Mumbai: After SC relief, BMC rushes to resume work on coastal road
While BMC seeks to waste no more time, activists slam SC directive, say it will cause loss of biodiversity
After the Supreme Court on Tuesday stayed a Bombay High Court order directing the civic body to stop work on the coastal road project, the Brihanmumbai Municipal Corporation (BMC) is all set to resume construction on Wednesday.
Official intimation has been sent to both contractors. The civic body intends to complete as much work as possible before April, the next date of the Supreme Court (SC) hearing. Only 6.25 per cent work has been done on the project so far.
"Our priority is to start work immediately as there have already been a lot of delays. We have spoken to the contractors. They will resume the work on Wednesday," said Additional Commissioner Vijay Singhal.
Another officer associated with the project told mid-day that the reclamation work done so far remains intact. "The Supreme Court has okayed reclamation work but not any development work, such as building any structures," the officer said. He claimed that the delay is causing a loss of R4 to Rs 5 crore per day.
A bench of Chief Justice S A Bobde and Justices B R Gavai and Surya Kant said, "We are of the considered opinion that the order of the Bombay High Court dated July 16 should be stayed till further orders".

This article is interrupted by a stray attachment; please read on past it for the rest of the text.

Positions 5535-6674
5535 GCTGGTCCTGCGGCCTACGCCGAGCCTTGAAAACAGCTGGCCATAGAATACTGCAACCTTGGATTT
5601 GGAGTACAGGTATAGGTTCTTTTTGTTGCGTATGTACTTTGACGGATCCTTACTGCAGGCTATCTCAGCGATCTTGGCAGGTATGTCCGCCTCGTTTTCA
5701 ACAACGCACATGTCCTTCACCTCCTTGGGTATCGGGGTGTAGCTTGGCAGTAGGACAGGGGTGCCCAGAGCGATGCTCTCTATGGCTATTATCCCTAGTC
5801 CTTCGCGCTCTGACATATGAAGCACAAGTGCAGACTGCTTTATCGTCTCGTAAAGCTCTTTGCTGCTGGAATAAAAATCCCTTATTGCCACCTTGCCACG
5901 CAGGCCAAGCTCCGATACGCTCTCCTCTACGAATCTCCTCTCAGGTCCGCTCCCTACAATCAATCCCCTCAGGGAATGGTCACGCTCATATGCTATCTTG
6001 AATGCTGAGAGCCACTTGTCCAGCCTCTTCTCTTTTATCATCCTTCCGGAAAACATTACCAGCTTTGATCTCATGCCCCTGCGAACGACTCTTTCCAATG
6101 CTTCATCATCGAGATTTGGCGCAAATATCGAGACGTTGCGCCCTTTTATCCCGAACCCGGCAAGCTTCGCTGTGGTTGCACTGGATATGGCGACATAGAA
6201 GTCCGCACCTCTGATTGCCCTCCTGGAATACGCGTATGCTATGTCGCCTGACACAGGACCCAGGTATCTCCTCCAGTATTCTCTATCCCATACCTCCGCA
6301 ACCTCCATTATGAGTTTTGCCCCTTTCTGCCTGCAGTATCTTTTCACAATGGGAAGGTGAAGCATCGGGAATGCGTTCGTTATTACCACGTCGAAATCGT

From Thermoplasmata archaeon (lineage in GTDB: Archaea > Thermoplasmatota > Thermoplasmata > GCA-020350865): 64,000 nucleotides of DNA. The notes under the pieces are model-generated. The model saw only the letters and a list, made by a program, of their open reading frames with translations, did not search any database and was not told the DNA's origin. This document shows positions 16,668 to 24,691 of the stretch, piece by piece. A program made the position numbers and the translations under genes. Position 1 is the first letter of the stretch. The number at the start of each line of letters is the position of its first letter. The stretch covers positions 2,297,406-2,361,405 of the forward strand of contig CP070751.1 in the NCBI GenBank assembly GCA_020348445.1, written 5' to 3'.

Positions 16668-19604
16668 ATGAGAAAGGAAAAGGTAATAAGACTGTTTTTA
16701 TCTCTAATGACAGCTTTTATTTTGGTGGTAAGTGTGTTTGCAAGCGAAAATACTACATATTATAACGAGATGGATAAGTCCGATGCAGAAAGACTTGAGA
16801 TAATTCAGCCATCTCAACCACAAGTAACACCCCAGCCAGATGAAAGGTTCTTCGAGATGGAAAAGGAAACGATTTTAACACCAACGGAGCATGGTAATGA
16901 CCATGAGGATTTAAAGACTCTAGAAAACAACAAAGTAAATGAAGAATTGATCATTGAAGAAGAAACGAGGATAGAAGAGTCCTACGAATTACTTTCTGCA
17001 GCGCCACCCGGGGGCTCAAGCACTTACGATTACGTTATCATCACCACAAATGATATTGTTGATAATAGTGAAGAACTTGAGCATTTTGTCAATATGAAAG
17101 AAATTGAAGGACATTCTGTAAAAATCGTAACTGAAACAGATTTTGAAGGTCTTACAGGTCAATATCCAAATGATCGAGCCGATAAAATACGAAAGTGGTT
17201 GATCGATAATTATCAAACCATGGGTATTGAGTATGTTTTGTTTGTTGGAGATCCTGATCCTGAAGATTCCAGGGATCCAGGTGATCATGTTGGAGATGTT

The Bombay High Court (HC) had stayed work on the coastal road on April 16 this year. The BMC appealed in the apex court, which allowed work on the already reclaimed portion at the contractor's own risk and without any new reclamation. On July 16, the HC again stopped the work, stating that the project cannot be executed without environment clearances under the Wildlife Protection Act, 1972. SC's latest order has given BMC officers a sigh of relief.
Activists, however, are not happy with the order. D Stalin, director of the NGO Vanashakti and one of the HC petitioners, said, "Mumbai will pay a heavy price for these reckless actions. It is most unfortunate and unfair that an order has been passed without hearing the complete matter. To add insult to injury, the matter has been kept for hearing in April. What is the point? After the coastline is destroyed, what good will the hearing do? It is a gross miscarriage of justice."
Architect Shweta Wagh, another petitioner, said that SC's order was unexpected. "The HC's order made BMC conduct studies on the impact on fisheries and marine biodiversity. It has not yet been completed and still the SC gave BMC a go-ahead. The impact the construction will have on marine biodiversity will be irreversible," she said. The BMC had approved and started work on a 10-km part of the coastal road, that will connect Marine Drive and Borivli, on December 16, 2018. The section cost the civic body Rs 12,000-crore. The project has a four-year timeline but work was stalled after various fishermen's associations and NGOs appealed in HC. The BMC spent Rs 594 crore on the project till August this year.
Months work was stalled for
With inputs from Agencies
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